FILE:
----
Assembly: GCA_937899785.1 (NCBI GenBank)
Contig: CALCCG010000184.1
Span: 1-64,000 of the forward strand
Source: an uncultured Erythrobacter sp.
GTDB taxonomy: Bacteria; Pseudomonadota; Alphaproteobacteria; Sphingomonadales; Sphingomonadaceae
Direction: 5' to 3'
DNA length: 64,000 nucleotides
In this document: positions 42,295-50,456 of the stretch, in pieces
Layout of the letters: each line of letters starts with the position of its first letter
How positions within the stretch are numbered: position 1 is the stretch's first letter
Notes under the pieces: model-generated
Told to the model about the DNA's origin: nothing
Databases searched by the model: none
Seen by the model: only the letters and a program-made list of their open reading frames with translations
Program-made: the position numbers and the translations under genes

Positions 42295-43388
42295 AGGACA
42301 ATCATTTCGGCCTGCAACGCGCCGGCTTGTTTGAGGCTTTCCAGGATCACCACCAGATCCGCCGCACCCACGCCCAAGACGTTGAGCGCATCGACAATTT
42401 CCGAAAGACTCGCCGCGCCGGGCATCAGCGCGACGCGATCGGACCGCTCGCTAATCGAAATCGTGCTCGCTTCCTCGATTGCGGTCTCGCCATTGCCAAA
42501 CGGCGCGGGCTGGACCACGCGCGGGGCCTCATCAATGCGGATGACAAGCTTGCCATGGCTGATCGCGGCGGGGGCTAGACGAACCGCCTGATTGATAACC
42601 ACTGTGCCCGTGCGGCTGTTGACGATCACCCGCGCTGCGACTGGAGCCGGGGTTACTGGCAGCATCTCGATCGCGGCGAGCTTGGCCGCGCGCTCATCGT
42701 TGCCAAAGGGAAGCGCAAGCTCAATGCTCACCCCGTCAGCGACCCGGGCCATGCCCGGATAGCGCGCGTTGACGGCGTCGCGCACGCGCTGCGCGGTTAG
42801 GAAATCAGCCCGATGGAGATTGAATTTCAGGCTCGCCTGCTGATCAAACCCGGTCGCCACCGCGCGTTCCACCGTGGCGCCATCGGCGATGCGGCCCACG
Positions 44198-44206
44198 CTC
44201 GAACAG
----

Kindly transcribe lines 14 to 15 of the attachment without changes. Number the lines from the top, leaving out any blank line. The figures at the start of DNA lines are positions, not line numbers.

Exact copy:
Seen by the model: only the letters and a program-made list of their open reading frames with translations
Program-made: the position numbers and the translations under genes